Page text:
Let’s pick the All-Time Greatest Middle-Aged XI

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Which cricketers performed best after the age of 35? Let’s put them into a team.

If middle-age is about anything, it’s about attributing all of the failings you already had to the ageing process.

It’s still hard to get out of bed, but now it’s because of your age. Your waist size is still bigger than you’d like, but now it’s because of your age. You still forget everything, but now it’s because of your age.

This kind of ageism is great – but not if you’re a sportsman.

Cricketers don’t get any leeway once they’re over 35. If they’re coming back from an injury or in a patch of poor form, people are quick to conclude that they’ve ‘had it’.

“His eyes are going,” they say. “The hunger’s gone. The body’s letting him down.”

More than the physical challenges, it’s this tendency to write people off that makes sustaining a Test cricket career into your late-30s and beyond such a challenge.

Age is a funny thing though. Not everyone’s affected in quite the same way.

There’s a phenomenon in amateur triathlons where age categories don’t really make much sense. As long as you’re not competing in the Olympics or anything, you’ll probably have it quite easy as a 20-something triathlete. Move into the over-40s category though and Jesus Christ…

Suffice to say, mid-life crises can drive people to astonishing feats.

So here’s our All-Time Greatest Middle-Aged XI. Unless otherwise stated, stats are for matches played after the age of 35.

1. Graham Gooch – 4,563 runs at 48.54 (12 hundreds)

No middle-aged person has made more Test runs than Goochie and 3,958 of them were made as opener.

Gooch actually made more runs after he turned 35 than before.

2. Jack Hobbs – 2,945 runs at 56.63 (10 hundreds)

Geoff Boycott is the second-highest run-scorer as a middle-aged opener with 3,535 runs at 47.77 (10 hundreds. However, we had to do something to exclude him, so we went with Jack Hobbs, who made 2,792 runs as opener at the VASTLY SUPERIOR AVERAGE of 55.84 (nine hundreds). (Obligatory mention for Vinoo Mankad too who averaged exactly 50 as an over-35 opener. He always seems to crop up in these pieces.)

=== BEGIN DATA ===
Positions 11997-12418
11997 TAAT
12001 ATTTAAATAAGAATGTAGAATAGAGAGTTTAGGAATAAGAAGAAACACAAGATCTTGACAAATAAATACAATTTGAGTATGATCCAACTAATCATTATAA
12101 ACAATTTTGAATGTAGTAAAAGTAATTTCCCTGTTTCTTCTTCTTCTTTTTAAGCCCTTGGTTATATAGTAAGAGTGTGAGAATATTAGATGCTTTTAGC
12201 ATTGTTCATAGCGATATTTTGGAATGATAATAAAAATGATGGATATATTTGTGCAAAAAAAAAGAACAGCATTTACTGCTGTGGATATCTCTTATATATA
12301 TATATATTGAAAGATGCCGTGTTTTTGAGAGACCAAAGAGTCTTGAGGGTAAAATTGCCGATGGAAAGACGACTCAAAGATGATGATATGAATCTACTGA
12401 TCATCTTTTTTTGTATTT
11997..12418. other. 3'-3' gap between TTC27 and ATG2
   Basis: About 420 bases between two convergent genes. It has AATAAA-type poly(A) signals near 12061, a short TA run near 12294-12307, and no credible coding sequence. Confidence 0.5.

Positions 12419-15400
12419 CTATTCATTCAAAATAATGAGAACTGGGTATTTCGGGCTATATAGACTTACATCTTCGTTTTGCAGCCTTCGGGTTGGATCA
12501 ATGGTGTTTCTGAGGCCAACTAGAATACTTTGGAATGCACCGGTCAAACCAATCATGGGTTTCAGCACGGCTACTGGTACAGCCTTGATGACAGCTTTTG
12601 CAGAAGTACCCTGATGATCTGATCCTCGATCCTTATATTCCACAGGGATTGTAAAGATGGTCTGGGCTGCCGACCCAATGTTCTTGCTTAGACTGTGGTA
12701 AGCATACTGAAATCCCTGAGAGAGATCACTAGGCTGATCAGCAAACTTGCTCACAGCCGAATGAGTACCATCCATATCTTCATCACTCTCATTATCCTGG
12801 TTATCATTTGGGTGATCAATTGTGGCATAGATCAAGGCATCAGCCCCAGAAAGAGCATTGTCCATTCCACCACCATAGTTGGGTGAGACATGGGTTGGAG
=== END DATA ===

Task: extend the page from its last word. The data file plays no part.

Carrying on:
Further reinforcing his case, Hobbs made eight Test hundreds in his forties and scored his final one when he was 46, which is still a record.

If the footage below was shot when he retired from first-class cricket, he’d have been 52.

He looks in decent nick.

3. Don Bradman – 1,903 runs at 105.72 (eight hundreds)

If there was one mistake Don Bradman made in his career, it was to start playing for Australia at too young an age. If there was another mistake he made, it was to retire from cricket too young.

When viewing Don Bradman’s career as a whole, we all know he is 99.94% a failure, but after the age of 35, it is equally clear that he set modern sporting standards by giving 105.72%.

4. Kumar Sangakkara – 2,528 runs at 60.19 (eight hundreds)

No-one has scored more runs at a higher average than Kumar Sangakkara after the age of 35.

5. Shivnarine Chanderpaul – 3,291 runs at 57.73 (nine hundreds)

Photo by Sarah Ansell

Precisely the same thing can be said about Shivnarine Chanderpaul. Shiv rounded off his youth by becoming Lord Megachief of Gold in 2007 and then Grand Lord Megachief of Gold in 2008, at which point he pretty much just carried on exactly the same.

Shiv’s middle-aged runs also count double because for most of that time he was playing in a team that was not actually very good at cricket.

6. Imran Khan (c) – 1,037 runs at 61.00 (two hundreds) and 51 wickets at 26.56 (two five-fors)

Only two other players have achieved the middle-aged double of taking 50 wickets and scoring over 1,000 runs after they turned 35.

One is Raymond Illingworth (1,380 runs at 25.55 and 87 wickets at 28.14). Almost inevitably, the other is Vinoo Mankad (1,313 runs at 36.47 and 88 wickets at 34.07). There really is no weirdo utility player stats table Vinoo can’t finagle his way onto. (If you’re confused by Vinoo’s batting stats here after the one we mentioned further up the page, it’s because he didn’t always play as opener.)

Imran is the prime pick here though. He can be captain too, because he’s shown he’s most definitely not averse to taking on leadership roles later in life.

7. Alec Stewart (w) – 3,310 runs at 37.19

First things first: Kumar Sangakkara did not keep wicket in a Test match after the age of 35, so don’t bother getting all ‘what about Kumar Sangakkara as keeper?’ about this. The greatest trick Kumar Sangakkara ever pulled was convincing the world all his amazing batting happened while he was still a wicketkeeper.

Only three players have made more than a thousand runs while keeping wicket after their 35th birthdays.